A: My role is one part of that progress. There are only nine universities in Canada that have a role for Equity, Diversity and Inclusion with a title akin to Associate Vice President, sitting at the important tables. I also see a commitment at the level of the president and the vice-presidents, and an incredible amount of receptivity to my work. There was no resistance to any of the strategic actions we’ve identified in the Action Plan, which the campus community said were the priorities – things like climate surveys on equity and inclusion, opening up tenure promotion policies, improving our self-identification data collection, strategic hiring practices. These have all been contested and controversial issues, and we’re tackling them.

In our first year, we’ve set up a steering committee and eight implementation teams to get working. We’ve launched an inclusive teaching and learning guide and an Employment Equity Facilitator Program to support all hiring processes, developed standardized search committee training that includes content on unconscious bias and processes to address systemic inequities. The new faculty recruitment and selection policy that comes into place next month includes consistent application of EDI and inclusive excellence principles. We’re now completing an expanded student diversity census for the fall and we’re establishing an Employee Resource Group for Black, Indigenous, and People of Colour (BIPOC) staff.

Q: But it’s a long haul.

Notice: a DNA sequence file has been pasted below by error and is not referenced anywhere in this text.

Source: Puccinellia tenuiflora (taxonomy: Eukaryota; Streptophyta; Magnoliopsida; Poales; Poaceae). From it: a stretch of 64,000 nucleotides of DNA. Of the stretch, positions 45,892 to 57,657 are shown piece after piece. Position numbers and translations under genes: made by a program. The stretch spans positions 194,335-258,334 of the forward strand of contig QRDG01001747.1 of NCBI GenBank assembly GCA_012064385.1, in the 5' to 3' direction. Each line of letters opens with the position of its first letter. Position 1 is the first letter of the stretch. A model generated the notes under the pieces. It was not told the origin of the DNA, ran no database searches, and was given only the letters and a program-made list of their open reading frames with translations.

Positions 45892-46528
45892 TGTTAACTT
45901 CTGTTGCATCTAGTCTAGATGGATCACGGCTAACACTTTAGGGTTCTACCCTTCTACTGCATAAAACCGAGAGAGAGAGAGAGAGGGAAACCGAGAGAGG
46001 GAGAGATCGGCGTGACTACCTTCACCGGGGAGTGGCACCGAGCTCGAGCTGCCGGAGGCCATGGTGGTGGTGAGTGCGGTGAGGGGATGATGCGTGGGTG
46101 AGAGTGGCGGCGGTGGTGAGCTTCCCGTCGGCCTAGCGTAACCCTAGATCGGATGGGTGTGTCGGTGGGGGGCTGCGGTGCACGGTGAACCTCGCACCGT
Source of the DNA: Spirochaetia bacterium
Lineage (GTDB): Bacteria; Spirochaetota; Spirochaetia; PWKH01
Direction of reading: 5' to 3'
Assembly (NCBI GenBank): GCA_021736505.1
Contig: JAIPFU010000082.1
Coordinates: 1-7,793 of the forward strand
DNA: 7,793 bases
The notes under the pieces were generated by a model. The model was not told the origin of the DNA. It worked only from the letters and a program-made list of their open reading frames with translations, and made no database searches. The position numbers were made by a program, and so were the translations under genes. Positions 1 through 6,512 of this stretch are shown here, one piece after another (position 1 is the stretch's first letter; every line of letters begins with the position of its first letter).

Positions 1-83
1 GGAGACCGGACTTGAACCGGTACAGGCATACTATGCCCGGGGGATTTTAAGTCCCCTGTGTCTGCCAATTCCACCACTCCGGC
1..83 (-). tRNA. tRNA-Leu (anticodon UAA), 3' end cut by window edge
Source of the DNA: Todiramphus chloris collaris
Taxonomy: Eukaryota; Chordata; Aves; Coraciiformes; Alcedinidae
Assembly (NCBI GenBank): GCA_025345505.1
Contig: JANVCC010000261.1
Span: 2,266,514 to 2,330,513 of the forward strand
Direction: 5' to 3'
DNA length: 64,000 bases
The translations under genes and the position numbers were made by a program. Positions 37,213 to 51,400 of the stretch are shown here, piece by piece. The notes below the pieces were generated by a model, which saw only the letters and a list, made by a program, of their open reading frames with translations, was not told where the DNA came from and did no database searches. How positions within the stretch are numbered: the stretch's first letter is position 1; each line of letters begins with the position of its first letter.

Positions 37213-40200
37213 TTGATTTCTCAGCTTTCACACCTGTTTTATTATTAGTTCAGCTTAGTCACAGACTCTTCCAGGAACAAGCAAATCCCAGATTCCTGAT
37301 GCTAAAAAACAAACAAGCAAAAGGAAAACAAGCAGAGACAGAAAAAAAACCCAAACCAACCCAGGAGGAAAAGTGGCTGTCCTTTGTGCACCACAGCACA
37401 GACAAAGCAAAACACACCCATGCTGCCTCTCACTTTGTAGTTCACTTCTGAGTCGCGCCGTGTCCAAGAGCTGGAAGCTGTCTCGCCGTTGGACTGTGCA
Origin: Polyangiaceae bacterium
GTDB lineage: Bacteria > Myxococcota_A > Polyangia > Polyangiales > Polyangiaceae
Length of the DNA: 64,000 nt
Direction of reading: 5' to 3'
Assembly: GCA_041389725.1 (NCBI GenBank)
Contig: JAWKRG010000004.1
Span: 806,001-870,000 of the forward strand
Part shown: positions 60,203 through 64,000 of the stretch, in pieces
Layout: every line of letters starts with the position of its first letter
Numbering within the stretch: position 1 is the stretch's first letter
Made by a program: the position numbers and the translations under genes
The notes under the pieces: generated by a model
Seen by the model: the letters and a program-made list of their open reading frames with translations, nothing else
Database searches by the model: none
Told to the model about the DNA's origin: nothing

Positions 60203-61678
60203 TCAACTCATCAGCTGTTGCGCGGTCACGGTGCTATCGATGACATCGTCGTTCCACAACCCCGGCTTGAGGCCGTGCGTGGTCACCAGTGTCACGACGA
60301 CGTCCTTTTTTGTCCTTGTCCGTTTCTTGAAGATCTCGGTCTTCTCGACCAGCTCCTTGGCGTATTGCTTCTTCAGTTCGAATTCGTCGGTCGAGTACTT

A: Yeah, it is. But everything we do at the institution that is meaningful to our mission is a long haul.

I’m hopeful. I don’t feel like doors are shutting. There are opportunities and leaders and champions on the ground. There are some senior leaders who’ve said, “By my own behaviour, by my own modelling, by my own encouragement, I can get people on board.” And I’ve seen that happening.

If we can keep moving together and keep galvanizing and mobilizing, I do think we can be a leader in this space.

Q: So what are next steps?

A: We need to get to a place where we’re not feeling chaotic – be grounded and guided by our Strategy. We’re working on our measures of success and how we’re going to hold ourselves accountable. Within six to 12 months we should be able to point to the tools we’re using to measure progress and to report out to the community on a range of measures.

Q: How can the broader campus community be involved in these actions? What can they do?

A: I’ve already had a number of people sign-up for the implementation teams, and I’ve got people – as recent as two days ago – saying I want to help in any way. People want to contribute to making a difference. And, this is a moment where people want to do more – they’re seeing there’s an EDI Strategy train that’s leaving the station that’s heading for change, and they want to get on board.

Q: How do you keep that momentum going?

A: We need to keep talking about EDI. We need to keep the conversation going. A lot of people are coming forward now saying “This inequity happened to me.” It’s always been happening, but because leaders are talking about this, showing compassion and a commitment, people are talking about their experiences. Leadership is going to be key to momentum and change.

For more information, read Arig al Shaibah’s essay, “Mobilizing and Sustaining EDI Change in the Academy through Leadership, Governance,and Accountability.”

To learn more about the EDI Strategy, go to the Equity and Inclusion Office’s website.

Read a statement on anti-Black racism from McMaster’s president, David Farrar.

Read a statement on the killing of George Floyd and racial justice from the African-Caribbean Faculty Association of McMaster University.